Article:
January 22, 2021
2 min read
Henriksen TV, et al. Abstract 11. Presented at: Gastrointestinal Cancers Symposium (virtual meeting); Jan. 15-17, 2021.
The Danish Council for Independent Research, Novo Nordisk Foundation, Danish Cancer Society and Natera Inc. funded this study. Henriksen reports no relevant financial disclosures. Please see the abstract for all other researchers’ relevant financial disclosures.
Circulating tumor DNA analysis outperformed an established biomarker in predicting risk for colorectal cancer recurrence after surgery, according to study results presented at Gastrointestinal Cancers Symposium.
“Although a high proportion of patients with colon cancer are treated with curative intent, relapse rates remain around 20% to 30%,” Tenna V. Henriksen, a PhD candidate at Aarhus University in Denmark, said during her presentation. “If we are able to identify molecular residual disease, we can enable better recurrence risk assessment. Earlier detection of recurrence could increase the proportion of patients treated with curative intent after recurrence, thereby improving survival for this entire patient group. We believe that circulating tumor DNA [ctDNA] is a promising biomarker for minimal residual disease detection.”
Henriksen and colleagues aimed to use ctDNA to classify patients as high or low risk for recurrence.
“We also wanted to assess the post-therapy risk in ctDNA-positive patients, as well as determine the lead time for ctDNA detection compared to CT recurrence,” Henriksen said. “We did this by recruiting patients from surgical centers in Denmark and Spain and collecting their tumor tissue.”
The analysis included 260 patients with colorectal cancer. Most had stage III disease (n = 166), followed by stage II (n = 90) and stage I (n = 4). A portion of patients (n = 165) were treated with adjuvant therapy.
To detect ctDNA, the researchers employed a tumor-informed strategy in which they exome-sequenced tumor and peripheral blood cells to identify mutations. They then chose 16 clonal mutations to design a Signatera (Natera) ctDNA assay, which they compared against plasma samples to monitor ctDNA levels, Henriksen said.
Researchers collected tumor tissue and plasma samples before and after surgery, as well as every 3 months after surgery for up to 3 years.
Patients also were monitored by CT scans at 12 months and 36 months after surgery.
“CT scans formed the clinical basis for which ctDNA data were compared with plasma samples,” Henriksen said.
Overall, 48 patients experienced relapse. Median follow-up for patients who did not relapse was 29.9 months (range, 1.2-51).
Among the 218 patients with postoperative ctDNA status assessed before adjuvant treatment, 20 were minimal residual disease (MRD) positive, including 15 (75%) who eventually relapsed. The five patients who were MRD positive and did not relapse received adjuvant treatment.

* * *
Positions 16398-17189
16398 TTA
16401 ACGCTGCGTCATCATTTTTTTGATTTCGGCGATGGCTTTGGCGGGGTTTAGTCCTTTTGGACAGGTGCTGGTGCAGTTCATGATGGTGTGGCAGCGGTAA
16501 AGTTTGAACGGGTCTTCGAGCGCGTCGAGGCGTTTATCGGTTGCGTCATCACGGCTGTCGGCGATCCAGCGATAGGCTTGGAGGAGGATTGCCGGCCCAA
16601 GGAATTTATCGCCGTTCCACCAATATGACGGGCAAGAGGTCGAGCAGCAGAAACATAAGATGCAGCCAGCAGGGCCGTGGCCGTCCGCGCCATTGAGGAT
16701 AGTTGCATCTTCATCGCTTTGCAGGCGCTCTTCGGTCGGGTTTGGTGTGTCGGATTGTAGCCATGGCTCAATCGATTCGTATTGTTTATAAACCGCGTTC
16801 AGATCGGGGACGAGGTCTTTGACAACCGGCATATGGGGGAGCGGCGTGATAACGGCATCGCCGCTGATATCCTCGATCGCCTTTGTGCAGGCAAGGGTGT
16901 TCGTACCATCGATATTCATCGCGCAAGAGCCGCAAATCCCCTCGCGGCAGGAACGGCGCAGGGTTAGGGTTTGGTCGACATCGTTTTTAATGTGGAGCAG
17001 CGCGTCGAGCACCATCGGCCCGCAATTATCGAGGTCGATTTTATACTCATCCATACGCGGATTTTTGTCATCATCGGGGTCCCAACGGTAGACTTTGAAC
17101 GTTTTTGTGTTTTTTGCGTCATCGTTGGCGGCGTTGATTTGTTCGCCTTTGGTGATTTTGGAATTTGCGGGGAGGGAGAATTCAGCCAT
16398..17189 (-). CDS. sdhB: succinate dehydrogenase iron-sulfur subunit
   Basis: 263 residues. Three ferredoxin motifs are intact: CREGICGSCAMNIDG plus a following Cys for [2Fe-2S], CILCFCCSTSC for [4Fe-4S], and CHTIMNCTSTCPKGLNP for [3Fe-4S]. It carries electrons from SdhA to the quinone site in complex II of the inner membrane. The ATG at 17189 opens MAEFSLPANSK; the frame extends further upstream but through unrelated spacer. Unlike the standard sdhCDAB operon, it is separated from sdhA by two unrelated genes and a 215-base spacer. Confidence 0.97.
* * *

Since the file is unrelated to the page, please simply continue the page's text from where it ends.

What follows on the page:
In contrast, among the 198 patients who were MRD negative, the relapse rate was 13.6% (HR = 11; 95% CI, 5.7-20).
Researchers found that a positive ctDNA test after adjuvant treatment was associated with a recurrence rate of 83.3% vs. 12.5% among those with a negative ctDNA test (HR = 12; 95% CI, 4.9-27).
In addition, longitudinal ctDNA-positive status after adjuvant therapy, which researchers observed among 202 patients, was associated with an HR of 36 (95% CI, 16-81).
“If we include longitudinal samples every 3 months after surgery, we can shift a portion of the ctDNA-negative patients to being ctDNA-positive at a later time point simply by including more sampling,” Henriksen said.
MRD was detected with serial ctDNA up to a median of 8.1 months (interquartile range, 2.2-11.4) before radiologic relapse among a subset of 29 patients, according to Henriksen.
Researchers also found that ctDNA-positive status was significantly associated with RFS (HR = 7.1; 95% CI, 3.4-15) compared with carcinoembryonic antigen (HR = 1.2; 95% CI, 0.46-3.1), an established biomarker.
“We found that patients with ctDNA detected immediately after surgery were at high risk for recurrence,” Henriksen said. “Longitudinal monitoring increased the predictive power of ctDNA, and we had a lead time of 8 months before radiological detection of recurrence using ctDNA. Longitudinal testing with ctDNA outperformed carcinoembryonic antigen in recurrence-free survival prediction.”
The researchers have initiated two clinical trials in Denmark, IMPROVE-IT and IMPROVE-IT2, to further assess the strategy in different clinical settings.